Version controlling stored procedures




  • I recently inherited an data warehouse project built with packages in Oracle 10g.

    My background is mainly application development, primarily using C/C++ and some java. 

    It drives me nuts that the packages and procedures are not version controlled.

    The best idea I came up with so far is to extract everything out and put it into svn.

    Does anyone have any tips or insight on versioning pl/sql packages?




  • @Little Idea said:


    I recently inherited an data warehouse project built with packages in Oracle 10g.
    My background is mainly application development, primarily using C/C++ and some java. 
    It drives me nuts that the packages and procedures are not version controlled.
    The best idea I came up with so far is to extract everything out and put it into svn.
    Does anyone have any tips or insight on versioning pl/sql packages?

    This is a very common problem; programmers write their packages in Toad and never ever write them to files, except for deployment, so no version control takes place. It's sooooooo convenient, isn't it?
    Obviously it would be desireable that people (your coworkers and you) immediately start saving all PL/SQL code ins files, so it can be put into svn. If you can't convice your coworkers to do it (or if your are even to lazy to do that yourself), at least start exporting changed sources in a daily job, so at least you have one version per day of changed packages. In case you don't know, USER_OBJECTS is the view you have to query to find out which packages have been changed.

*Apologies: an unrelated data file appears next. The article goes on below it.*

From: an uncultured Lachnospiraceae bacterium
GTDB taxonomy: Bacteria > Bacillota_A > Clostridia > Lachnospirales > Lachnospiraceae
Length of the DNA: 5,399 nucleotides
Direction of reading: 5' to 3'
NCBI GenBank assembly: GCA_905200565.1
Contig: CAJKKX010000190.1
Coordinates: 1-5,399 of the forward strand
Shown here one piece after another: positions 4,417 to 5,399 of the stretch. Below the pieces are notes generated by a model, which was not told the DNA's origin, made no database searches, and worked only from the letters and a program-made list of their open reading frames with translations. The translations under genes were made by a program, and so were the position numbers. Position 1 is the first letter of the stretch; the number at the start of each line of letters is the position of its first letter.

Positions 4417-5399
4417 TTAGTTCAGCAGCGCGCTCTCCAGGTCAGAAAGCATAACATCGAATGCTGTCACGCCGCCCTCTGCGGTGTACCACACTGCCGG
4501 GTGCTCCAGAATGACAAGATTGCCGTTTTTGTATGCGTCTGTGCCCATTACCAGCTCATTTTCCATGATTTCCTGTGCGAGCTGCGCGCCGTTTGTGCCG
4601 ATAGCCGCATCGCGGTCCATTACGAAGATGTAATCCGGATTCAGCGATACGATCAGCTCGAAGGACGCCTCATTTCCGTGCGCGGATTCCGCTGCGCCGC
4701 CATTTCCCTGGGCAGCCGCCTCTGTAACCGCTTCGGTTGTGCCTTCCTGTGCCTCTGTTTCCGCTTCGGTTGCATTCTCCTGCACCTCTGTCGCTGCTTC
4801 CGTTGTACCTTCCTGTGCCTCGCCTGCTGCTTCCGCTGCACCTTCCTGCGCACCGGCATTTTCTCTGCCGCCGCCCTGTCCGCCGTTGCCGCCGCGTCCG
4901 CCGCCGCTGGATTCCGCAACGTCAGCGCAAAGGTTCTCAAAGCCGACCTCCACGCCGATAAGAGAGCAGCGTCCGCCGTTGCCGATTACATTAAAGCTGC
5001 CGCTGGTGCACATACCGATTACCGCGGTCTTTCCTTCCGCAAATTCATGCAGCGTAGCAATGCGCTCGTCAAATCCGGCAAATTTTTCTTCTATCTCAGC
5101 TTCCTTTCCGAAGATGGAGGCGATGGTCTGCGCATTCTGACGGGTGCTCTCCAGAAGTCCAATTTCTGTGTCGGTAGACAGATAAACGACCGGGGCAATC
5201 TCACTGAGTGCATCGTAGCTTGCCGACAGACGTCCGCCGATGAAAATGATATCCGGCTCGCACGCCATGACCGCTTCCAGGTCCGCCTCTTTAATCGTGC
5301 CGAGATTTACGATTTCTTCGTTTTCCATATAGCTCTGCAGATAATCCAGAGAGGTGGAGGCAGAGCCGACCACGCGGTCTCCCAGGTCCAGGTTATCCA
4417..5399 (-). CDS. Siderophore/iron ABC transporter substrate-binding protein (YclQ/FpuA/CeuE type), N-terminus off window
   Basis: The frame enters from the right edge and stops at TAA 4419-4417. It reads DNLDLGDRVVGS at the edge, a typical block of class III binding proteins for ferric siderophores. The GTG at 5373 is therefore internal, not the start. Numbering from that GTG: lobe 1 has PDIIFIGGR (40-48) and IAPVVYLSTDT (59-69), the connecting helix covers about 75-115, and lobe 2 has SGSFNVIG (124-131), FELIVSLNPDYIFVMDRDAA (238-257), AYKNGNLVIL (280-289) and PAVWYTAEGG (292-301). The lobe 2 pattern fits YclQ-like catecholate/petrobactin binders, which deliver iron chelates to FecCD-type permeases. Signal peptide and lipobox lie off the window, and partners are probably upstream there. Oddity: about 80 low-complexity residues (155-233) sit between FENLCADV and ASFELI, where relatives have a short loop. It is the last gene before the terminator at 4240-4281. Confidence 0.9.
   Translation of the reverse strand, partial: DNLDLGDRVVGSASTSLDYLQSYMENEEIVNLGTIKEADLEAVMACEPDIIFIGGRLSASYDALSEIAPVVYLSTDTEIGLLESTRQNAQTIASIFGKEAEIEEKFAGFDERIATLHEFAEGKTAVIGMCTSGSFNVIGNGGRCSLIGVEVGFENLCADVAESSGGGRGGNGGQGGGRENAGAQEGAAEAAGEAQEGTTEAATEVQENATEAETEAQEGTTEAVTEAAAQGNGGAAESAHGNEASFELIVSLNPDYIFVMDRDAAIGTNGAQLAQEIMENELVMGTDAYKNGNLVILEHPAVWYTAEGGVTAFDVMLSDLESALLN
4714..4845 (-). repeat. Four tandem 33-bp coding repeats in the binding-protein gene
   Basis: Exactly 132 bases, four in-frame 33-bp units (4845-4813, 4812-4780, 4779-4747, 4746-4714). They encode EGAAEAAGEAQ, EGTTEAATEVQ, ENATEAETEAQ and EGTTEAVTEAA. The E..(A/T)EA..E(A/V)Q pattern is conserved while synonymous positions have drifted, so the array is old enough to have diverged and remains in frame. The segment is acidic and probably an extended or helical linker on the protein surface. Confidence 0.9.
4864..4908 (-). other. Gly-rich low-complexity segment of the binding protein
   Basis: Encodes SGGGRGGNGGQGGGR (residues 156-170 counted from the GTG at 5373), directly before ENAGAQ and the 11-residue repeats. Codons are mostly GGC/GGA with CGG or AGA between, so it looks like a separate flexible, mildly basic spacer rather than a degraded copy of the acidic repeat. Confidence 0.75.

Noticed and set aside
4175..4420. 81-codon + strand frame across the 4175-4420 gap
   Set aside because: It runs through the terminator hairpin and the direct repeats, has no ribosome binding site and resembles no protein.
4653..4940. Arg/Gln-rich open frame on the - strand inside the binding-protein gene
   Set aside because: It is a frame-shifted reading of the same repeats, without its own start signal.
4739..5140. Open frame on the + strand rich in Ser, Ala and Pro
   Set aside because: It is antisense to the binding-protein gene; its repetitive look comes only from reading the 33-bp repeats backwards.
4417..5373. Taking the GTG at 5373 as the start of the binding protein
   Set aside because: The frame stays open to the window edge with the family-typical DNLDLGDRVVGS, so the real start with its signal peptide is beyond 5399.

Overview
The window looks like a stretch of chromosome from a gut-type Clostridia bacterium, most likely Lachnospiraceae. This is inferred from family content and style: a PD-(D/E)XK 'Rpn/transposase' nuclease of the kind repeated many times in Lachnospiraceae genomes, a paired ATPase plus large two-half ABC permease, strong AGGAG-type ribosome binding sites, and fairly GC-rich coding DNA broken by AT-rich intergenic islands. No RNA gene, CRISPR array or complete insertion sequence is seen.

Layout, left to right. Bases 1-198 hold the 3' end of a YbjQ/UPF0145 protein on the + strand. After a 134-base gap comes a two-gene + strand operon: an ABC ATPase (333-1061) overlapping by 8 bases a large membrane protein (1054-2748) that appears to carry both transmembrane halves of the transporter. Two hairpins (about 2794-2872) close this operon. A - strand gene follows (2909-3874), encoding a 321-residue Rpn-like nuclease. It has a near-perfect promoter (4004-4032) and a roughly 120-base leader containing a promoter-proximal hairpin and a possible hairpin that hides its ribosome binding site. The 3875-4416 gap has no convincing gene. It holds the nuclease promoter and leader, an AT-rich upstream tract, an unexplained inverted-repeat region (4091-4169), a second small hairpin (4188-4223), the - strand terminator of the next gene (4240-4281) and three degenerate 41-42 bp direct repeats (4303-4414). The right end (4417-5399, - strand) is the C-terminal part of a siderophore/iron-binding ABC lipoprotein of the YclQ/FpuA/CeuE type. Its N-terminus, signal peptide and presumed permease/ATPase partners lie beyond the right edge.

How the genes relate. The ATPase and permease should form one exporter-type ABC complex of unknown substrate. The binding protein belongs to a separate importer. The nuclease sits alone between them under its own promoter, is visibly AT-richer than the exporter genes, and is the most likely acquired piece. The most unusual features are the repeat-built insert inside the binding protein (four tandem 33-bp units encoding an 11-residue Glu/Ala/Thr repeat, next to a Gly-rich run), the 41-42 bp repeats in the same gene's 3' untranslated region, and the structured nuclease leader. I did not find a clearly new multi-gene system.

To do it "right", our new policy is to have a "development" database and a "testing" database (along with all the databases the customers have, most have at least "testing" and "production");
    (our) development is to be used without restrictions, but to get packages into testing, they have to be checked into svn; the "build process" checks out those packages and compiles them in "testing". Only programs tested in "testing" may be deployed, of course.
    I've put a collection of two little programs that might help you here; one extracts sources from the database and the other one shows errors in procedure, calculating the line number in the file. This is especially usefull if you have package declaration and package body in one source file. Maybe those progs can help you in automating your process. If not, you can still send them to Alex to be posted on the main page.



  • @Little Idea said:


    The best idea I came up with so far is to extract everything out and put it into svn.

    Does anyone have any tips or insight on versioning pl/sql packages?


    I don't see anything wrong with your idea. If it were possible I would suggest you send out an e-mail to all developers saying if they have original copies of the code to check them in. That should really be part of the development standards. I can't imagine how you write a large application without any version control.